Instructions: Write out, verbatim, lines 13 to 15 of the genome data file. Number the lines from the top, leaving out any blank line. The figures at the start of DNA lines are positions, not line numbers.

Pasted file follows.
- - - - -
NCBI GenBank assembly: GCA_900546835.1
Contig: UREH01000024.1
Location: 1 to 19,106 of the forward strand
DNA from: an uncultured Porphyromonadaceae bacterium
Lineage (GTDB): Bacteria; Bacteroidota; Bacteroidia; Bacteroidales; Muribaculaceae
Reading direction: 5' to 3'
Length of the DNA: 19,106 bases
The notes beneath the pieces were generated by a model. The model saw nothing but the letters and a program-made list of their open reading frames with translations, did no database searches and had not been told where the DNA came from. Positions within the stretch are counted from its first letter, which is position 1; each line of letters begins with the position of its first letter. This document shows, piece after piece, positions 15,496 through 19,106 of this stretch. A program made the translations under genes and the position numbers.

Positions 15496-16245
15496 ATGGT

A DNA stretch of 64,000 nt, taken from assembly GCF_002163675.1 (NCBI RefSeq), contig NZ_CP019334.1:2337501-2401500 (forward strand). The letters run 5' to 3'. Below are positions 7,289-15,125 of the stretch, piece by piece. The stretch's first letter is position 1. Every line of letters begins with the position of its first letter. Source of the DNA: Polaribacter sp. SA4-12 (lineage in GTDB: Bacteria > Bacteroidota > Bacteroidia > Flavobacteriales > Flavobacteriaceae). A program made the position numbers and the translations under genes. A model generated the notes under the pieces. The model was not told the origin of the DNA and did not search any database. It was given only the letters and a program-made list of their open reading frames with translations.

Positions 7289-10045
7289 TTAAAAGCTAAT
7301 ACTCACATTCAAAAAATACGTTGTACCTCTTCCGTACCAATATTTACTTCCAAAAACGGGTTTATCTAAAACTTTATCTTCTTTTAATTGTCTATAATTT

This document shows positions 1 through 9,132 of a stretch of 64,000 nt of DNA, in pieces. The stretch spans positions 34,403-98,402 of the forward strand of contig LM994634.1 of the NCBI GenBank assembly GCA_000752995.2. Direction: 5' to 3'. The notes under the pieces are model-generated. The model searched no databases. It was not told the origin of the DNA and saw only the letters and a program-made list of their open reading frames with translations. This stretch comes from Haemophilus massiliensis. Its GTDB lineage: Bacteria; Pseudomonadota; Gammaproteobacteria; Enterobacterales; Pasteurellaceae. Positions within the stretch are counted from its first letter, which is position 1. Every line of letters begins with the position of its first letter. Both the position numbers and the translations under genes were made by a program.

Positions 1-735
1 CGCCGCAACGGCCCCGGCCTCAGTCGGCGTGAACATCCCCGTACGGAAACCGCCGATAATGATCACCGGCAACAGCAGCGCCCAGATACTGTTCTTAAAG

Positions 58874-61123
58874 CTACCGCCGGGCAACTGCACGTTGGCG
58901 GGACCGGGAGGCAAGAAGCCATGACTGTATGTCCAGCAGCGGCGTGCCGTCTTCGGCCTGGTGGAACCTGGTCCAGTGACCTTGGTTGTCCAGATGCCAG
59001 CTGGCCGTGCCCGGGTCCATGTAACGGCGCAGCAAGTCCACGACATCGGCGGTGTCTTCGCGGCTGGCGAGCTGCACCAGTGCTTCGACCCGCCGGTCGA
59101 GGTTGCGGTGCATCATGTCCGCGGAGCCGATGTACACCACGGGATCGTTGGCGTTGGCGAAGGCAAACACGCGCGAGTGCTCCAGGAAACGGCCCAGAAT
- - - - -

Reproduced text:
7289 TTAAAAGCTAAT
7301 ACTCACATTCAAAAAATACGTTGTACCTCTTCCGTACCAATATTTACTTCCAAAAACGGGTTTATCTAAAACTTTATCTTCTTTTAATTGTCTATAATTT

This document shows positions 1 through 9,132 of a stretch of 64,000 nt of DNA, in pieces. The stretch spans positions 34,403-98,402 of the forward strand of contig LM994634.1 of the NCBI GenBank assembly GCA_000752995.2. Direction: 5' to 3'. The notes under the pieces are model-generated. The model searched no databases. It was not told the origin of the DNA and saw only the letters and a program-made list of their open reading frames with translations. This stretch comes from Haemophilus massiliensis. Its GTDB lineage: Bacteria; Pseudomonadota; Gammaproteobacteria; Enterobacterales; Pasteurellaceae. Positions within the stretch are counted from its first letter, which is position 1. Every line of letters begins with the position of its first letter. Both the position numbers and the translations under genes were made by a program.